In a region where many remain hostile to Israel because of its treatment of Palestinians, the bold overture is at once controversial and consequential, and some say hopeful.
Before the Abraham Accords, Mr. Kriel said, he would quietly plan his family vacations to Israel and host intimate Friday-night dinners with other observant Jews in his home. Years ago, he leased “Villa #11,” where he and about 20 others gathered quietly every weekend. It became a kind of community center.
“It was the best kept secret in the Jewish world,” Mr. Kriel laughed, recalling how the first few Torah scrolls arrived in the country hidden in golf bags. “It’s hard to build a Jewish community and to feel comfortable as a Jew in a place if Israel isn’t recognized.”
That was at a time when Israelis could not travel to the Emirates unless they had dual citizenship and a second passport. But Jews from other countries, like the many other foreigners in Dubai, could live there safely and work without problems.
Some of those early residents, who cautiously seeded the possibility of a religious and cultural life for Jews in the Emirates, are today steering the steady growth of the community.
Mr. Kriel now leads a regular service at the posh St. Regis Hotel on the Palm Jumeirah island in Dubai — a palm-shaped man-made island filled with mansions.
In late February, about 80 men, women and children boisterously trickled into a ballroom that had tables set up with religious books, spare skullcaps and a laminated, one-page prayer for the State of Israel. A company Mr. Kriel recently founded, called Kosher Arabia and which supplies kosher meals for Emirates Airline, catered the dinner.
“We get to smash paradigms,” he said.
But critics say any dissent over the Jewish presence in Dubai is also smashed by the Emirati authorities.
Long a hub for international commerce, the Emirates has a large and diverse Arab population including many Palestinians, who reject the 2020 normalization deals. But they risk arrest or expulsion if the try to express their opposition.
No one would dare criticize or speak up, said one Palestinian artist who was born and raised in the Emirates. She asked not to be named for fear of retribution.
When the normalization agreement was announced, she said she drove to a mosque in Abu Dhabi, the Emirati capital, that was designed to resemble Jerusalem’s Dome of the Rock.
“My anger zeroed in on the building,” she said. “I felt like there was a deceptiveness there, a desire to claim ownership of this Islamic icon while ignoring the Palestinians.”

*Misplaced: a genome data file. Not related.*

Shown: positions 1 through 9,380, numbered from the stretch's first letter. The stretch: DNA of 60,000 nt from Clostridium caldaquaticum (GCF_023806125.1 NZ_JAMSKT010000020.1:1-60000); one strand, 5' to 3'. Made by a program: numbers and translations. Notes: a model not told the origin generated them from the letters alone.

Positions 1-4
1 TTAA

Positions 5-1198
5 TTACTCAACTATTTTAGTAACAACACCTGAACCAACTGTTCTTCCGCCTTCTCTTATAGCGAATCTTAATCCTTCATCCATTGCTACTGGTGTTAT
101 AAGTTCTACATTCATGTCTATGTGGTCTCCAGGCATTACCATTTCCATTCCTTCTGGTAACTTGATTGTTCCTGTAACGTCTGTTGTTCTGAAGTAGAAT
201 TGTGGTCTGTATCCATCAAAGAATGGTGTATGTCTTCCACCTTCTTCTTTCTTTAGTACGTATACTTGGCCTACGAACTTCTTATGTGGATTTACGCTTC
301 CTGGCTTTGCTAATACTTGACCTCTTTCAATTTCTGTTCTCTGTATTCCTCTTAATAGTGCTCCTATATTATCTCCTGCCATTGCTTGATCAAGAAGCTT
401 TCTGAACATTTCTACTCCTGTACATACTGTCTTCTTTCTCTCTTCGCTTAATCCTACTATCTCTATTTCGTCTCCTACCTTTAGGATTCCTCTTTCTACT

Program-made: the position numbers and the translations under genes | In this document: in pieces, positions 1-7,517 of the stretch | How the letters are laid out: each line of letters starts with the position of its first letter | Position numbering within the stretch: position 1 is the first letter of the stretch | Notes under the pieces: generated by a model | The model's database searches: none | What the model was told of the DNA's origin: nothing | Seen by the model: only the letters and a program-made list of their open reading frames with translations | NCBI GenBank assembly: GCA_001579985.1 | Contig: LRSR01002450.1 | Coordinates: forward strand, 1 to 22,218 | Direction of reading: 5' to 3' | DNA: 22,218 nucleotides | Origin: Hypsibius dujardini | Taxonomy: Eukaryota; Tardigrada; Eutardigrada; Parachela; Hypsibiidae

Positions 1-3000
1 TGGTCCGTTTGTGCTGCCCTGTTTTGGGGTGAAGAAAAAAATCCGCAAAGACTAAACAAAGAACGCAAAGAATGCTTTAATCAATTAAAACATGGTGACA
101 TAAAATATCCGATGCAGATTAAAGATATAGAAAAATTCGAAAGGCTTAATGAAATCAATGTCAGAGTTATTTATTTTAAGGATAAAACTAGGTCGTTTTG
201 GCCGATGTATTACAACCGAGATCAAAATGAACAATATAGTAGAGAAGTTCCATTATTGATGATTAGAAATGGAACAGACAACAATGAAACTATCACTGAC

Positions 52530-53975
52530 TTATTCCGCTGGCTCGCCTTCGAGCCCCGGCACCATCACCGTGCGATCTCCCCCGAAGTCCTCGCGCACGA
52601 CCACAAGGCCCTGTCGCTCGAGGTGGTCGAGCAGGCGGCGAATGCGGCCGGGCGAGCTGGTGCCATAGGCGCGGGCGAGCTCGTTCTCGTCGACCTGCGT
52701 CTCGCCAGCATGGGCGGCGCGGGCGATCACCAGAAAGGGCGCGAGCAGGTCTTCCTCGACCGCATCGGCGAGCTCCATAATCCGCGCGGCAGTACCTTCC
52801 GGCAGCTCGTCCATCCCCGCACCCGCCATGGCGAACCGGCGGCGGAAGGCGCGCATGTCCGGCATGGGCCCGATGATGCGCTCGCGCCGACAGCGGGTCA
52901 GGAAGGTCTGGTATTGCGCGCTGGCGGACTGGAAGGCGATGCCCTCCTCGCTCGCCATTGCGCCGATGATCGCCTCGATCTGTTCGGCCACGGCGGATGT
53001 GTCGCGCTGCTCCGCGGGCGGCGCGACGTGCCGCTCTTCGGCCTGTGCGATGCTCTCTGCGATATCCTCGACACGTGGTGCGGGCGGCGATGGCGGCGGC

Her sentiments were echoed by others, including Egyptians and Jordanians, whose countries signed peace treaties with Israel long ago but remained reluctant to foster personal, civil or business ties with Israelis.
But some Arabs, including Emiratis in Dubai, expressed enthusiasm for change and a resounding sense of confidence in the country’s leadership, which they say has a proven record and a discerning vision of building a modern, strong and tolerant state.
“We trust the government,” said Alanoud Alhashmi, 33, the chief executive and founder of The Futurist, a Dubai-based company that focuses on food security and agricultural technology — areas of concern and shared interest with Israel.
“I get attacked for my opinion, but we need to start thinking about the future and forget the past,” added Ms. Alhashmi, who said she had met recently with Israeli businessmen. “There will be no such thing as a Palestinian cause if we run out of food and water.”
Most Jews in the Emirates, like many Western expatriates, gravitate to Dubai, where unlike much of Arab world, modest dress is not necessary, alcohol is readily available and foreigners blend in easily.
There, they are laying the groundwork to support the community’s diverse and growing needs.
“I would have never opened a Jewish nursery anywhere else in the world,” said Sonya Sellem, a French mother who owns Mini Miracles and an adjacent community center which is a hub for Jewish events.
The nursery enrolled its first group of about 20 children this year and plans to open two more classes next year. It also offers a Hebrew school for about 60 other children on Sundays.
“Sure, there are people who are not happy,” Ms. Sellem said.
Nevertheless, she said she felt safer in Dubai than in London or Paris, where she saw antisemitism as more potent and palpable.
Rabbi Abadie, a Sephardic Jew who was born and raised in Lebanon before his family fled to Mexico in 1971, sat in one of several residential villas that the government had approved as places of worship for Jews. Hanging on one wall were framed portraits of the country’s ruling royals.
“There hasn’t been a real Jewish presence in an Arab country, let alone building a new community,” he said, adding that this could change the entire face of the region.